I am a strong and regular supporter of and believer in our, for my way of thinking, necessary and unique, Constitutional Monarchy. I think it a wonderful and valuable method of unifying our nation.

    Married to a wife of American origin, who gets it, and having had a father who agreed, but was from Italy, I really feel it.

    Like Mary, as she says above, I shed tears . Like her, I met the Queen once.

    I have written a lot over the years about why and how the role of the Monarch, the family embodying it now, do a great deal of good.

    I would like to share the tribute I have written updating the Jubilee celebration I did, on The Ustinov Prejudice Awareness Forum. It is Queen Elizabeth’s, and shall be King Charles’s, emphasis, on reaching out beyond race and religion,throughout our Kingdom and the Commonwealth and the world, that is very special.


  • Laurence Cox 9th Sep '22 - 2:06pm

    I never met the Queen, and was only 3 when her father died, so don’t have any memories of anyone else as our Monarch. What does stand out was her strong Christian faith and her resolve to serve her country for the whole of her life, as expressed in the recording of her speech in Cape Town when she was still Princess Elizabeth, which I only saw for the first time yesterday.

    Last night in the Royal Albert Hall after the cancellation of the planned concert, the Philadelphia Orchestra and their conductor came on stage and played the National Anthem (the tune is the same as their ‘My country ’tis of thee’) followed by ‘Nimrod’ from Elgar’s “Enigma Variations”. It was a fitting, and moving, tribute to our late Queen, marking, as it did, the end of the Proms season, the remaining concerts also being cancelled by the BBC last night.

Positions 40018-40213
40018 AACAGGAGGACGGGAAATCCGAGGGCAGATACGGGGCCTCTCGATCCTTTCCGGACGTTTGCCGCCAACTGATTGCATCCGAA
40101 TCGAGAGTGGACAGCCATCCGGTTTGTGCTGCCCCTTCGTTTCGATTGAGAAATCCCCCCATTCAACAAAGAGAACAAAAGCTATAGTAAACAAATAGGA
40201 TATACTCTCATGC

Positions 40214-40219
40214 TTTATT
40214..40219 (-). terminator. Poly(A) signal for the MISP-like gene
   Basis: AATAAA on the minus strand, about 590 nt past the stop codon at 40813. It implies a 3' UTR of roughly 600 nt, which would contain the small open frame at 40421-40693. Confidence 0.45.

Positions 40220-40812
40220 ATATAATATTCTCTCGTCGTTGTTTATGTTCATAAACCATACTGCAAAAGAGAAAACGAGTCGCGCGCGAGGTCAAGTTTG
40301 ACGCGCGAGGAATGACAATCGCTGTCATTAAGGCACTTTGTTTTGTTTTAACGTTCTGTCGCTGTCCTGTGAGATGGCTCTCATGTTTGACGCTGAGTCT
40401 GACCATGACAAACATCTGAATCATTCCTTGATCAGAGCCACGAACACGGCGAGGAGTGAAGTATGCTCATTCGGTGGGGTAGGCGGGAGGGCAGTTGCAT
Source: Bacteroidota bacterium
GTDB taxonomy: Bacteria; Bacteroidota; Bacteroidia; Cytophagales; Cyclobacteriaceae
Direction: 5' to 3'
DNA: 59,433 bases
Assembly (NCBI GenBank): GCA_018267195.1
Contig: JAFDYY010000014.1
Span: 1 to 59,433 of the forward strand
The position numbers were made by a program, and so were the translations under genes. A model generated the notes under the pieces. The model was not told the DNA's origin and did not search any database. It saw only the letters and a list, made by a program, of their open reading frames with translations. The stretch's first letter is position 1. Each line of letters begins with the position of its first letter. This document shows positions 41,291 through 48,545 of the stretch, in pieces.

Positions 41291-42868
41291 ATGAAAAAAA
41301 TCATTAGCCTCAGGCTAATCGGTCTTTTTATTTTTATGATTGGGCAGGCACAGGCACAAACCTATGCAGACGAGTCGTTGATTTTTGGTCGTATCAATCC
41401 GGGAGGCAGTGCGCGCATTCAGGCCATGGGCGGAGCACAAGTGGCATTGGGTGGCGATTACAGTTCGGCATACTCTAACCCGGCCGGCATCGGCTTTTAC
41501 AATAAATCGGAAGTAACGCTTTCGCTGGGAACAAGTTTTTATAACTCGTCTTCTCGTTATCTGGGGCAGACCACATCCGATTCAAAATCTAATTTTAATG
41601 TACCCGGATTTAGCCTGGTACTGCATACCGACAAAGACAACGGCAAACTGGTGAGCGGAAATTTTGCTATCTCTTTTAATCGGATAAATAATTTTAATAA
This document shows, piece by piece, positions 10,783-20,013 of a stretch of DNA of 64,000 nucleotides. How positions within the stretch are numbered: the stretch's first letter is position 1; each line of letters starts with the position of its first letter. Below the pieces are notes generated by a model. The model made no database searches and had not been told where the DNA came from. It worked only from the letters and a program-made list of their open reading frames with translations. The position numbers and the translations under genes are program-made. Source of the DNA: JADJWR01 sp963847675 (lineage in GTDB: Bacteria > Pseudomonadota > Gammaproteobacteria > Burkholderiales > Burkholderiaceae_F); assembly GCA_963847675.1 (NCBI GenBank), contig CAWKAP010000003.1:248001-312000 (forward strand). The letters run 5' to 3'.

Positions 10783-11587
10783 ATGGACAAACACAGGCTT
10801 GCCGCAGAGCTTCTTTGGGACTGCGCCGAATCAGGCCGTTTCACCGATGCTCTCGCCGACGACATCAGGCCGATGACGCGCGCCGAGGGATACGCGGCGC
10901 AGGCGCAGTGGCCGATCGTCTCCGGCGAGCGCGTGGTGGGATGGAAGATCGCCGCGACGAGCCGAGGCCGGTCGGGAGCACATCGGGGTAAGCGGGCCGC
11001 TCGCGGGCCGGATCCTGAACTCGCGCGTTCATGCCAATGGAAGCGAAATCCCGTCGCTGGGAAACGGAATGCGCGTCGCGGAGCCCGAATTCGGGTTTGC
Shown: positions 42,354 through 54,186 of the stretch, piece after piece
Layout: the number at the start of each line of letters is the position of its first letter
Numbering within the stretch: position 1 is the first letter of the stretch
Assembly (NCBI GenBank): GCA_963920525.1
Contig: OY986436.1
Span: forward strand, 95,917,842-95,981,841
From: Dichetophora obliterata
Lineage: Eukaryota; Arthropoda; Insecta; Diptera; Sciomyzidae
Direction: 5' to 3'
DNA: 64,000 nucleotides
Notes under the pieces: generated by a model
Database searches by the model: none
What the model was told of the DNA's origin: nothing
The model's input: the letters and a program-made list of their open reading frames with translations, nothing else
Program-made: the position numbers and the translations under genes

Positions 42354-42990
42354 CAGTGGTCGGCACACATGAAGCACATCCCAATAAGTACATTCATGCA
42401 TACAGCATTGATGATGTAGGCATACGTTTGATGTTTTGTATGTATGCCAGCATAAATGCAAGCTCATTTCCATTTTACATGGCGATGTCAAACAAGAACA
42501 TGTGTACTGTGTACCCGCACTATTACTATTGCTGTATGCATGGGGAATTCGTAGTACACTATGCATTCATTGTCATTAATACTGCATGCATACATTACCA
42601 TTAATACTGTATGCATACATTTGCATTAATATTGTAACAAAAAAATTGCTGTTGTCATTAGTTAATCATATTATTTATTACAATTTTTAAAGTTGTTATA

• I’ve never been a monarchist but I’ve come to appreciate and admire Elizabeth II. She was Queen when I was born, and from what I can see has never put a foot out of place ( seriously at least!) what a beacons of stability. So much needed in our recent turmoil. The sight of her alone at her husbands funeral really sealed it for me. Such a sense of duty. I too have shed a few tears. I think Charles III will be excellent too, his speech was amazing.

  • I was 8, we were marched into the school hall, where the Head told us the King had died.
    Our form teacher cried as we returned to the classroom. She composed herself and class resumed.
    I am a Republican myself but nevertheless have signed the online book of remembrance. There is no doubt she performed her Constitutional role in an exemplary manner.

  • Mick Taylor 10th Sep '22 - 2:28pm

    I attended a garden party at Harewood House around 2000. I had only agreed to go because my then wife insisted and then went off to S. America for work instead and I ended up taking a councillor colleague. I was very surprised when HM departed at how short she was, around 5ft 2 in. And, yes, we did have cucumber sandwiches with the crusts cut off.
    I dimly remember the coronation (I was 3) because my stoutly republican father, was cajoled by my royalist mother to hang a Union Jack from the small bedroom window. I can remember that words were had.

  • theakes 10th Sep ’22 – 12:15pm…….I am a Republican myself but nevertheless have signed the online book of remembrance. There is no doubt she performed her Constitutional role in an exemplary manner……………..

    Me too… However, in an understated way, she was the glue that held the country together.
    Her death couldn’t have come at a worse time; the polarisation of a post Elizabethan nation with Truss, Kwartang, Braverman and Coffrey at the helm is worrying..

  • David Garlick 11th Sep '22 - 12:03pm

    I was shocked when I too cried at the news. Says all you need to know about the affection we had for her.